A Credit Line Belongs to the Bank--Not to You

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For many years some economists offered the soothing message that we Americans ought not to be too worried about the size of the federal budget deficit--after all, it was just money that we owed to ourselves. That of course may have been true in the 1950s and 1960s, when much of the rest of the planet was still rebuilding from World War II and our country was the only one generating excess cash. Today, however, when our huge and growing deficit is financed by money from China, Dubai and countless other nations, we no longer can have the assurance of saying that it's money we owe ourselves.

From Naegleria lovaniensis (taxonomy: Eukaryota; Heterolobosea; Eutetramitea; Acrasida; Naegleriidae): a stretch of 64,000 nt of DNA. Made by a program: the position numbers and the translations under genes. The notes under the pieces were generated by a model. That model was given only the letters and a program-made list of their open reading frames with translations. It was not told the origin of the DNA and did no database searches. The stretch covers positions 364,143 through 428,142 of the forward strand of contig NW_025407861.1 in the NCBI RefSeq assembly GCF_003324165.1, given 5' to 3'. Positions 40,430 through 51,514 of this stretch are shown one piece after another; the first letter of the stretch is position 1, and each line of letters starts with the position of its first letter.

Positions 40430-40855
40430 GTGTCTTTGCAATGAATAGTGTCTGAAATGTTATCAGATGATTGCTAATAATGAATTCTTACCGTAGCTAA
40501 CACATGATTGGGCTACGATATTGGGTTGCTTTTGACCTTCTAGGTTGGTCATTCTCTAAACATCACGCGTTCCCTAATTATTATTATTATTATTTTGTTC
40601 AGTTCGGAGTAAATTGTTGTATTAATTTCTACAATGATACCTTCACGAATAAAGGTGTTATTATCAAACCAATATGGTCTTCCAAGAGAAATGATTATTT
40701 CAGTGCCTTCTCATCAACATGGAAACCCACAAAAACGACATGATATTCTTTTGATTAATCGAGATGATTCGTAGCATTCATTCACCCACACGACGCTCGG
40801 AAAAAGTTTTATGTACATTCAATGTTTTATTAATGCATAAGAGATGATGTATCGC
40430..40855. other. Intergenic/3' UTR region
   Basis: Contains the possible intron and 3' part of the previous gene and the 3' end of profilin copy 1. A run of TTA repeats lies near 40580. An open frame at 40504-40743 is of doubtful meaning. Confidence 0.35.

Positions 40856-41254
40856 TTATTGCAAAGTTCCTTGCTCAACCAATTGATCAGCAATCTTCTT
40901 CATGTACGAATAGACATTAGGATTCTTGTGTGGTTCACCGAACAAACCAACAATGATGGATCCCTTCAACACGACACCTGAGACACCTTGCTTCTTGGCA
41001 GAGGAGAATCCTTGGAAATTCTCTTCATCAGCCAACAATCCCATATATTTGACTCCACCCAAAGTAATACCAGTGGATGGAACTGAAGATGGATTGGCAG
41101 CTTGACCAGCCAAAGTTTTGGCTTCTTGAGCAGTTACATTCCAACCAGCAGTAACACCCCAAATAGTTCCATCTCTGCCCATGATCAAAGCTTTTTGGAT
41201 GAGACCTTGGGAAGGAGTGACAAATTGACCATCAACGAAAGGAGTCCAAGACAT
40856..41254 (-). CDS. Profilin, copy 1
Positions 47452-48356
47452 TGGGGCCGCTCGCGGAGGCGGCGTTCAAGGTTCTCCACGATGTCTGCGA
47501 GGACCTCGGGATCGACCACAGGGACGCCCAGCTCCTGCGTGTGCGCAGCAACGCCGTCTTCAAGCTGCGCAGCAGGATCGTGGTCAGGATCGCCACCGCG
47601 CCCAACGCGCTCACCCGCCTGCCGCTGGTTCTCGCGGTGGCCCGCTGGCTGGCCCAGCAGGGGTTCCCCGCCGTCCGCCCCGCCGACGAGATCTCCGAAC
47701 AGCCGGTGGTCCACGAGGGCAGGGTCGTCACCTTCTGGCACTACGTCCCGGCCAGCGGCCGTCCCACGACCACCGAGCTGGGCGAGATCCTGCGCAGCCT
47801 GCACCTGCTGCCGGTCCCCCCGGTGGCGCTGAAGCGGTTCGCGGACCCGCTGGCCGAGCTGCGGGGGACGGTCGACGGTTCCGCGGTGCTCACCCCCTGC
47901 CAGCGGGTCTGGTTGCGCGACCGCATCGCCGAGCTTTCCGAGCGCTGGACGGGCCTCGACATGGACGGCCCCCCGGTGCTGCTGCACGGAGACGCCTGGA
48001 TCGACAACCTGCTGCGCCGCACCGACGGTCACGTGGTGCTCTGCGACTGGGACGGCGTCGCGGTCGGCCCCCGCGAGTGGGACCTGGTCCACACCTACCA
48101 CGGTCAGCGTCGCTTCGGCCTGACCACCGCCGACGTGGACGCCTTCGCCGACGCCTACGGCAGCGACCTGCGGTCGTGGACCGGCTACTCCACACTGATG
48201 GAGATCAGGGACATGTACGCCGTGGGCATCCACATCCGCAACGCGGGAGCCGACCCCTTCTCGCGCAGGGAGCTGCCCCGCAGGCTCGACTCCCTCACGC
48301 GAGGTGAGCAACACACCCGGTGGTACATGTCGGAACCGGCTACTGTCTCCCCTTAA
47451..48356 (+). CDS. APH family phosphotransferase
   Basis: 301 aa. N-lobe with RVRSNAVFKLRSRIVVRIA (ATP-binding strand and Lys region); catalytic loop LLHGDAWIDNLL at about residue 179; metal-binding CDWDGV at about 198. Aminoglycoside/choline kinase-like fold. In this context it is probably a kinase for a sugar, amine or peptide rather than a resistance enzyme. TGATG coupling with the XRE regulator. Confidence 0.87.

I thought about this issue after hearing more and more reports that law firms are increasingly paying staff salaries and even partnership draws by using their bank lines of credit. In a credit line arrangement, the firm borrows and repays at will up to the amount of the credit line, which is reviewed annually and extended, increased or terminated as the lender deems appropriate. The cost of such loans varies with factors such as the firm's bank balance, other services purchased, and credit rating.

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DISCLAIMER: Because of the generality of this update, the information provided herein may not be applicable in all situations and should not be acted upon without specific legal advice based on particular situations.

© Ed Poll, LawBiz | Attorney Advertising

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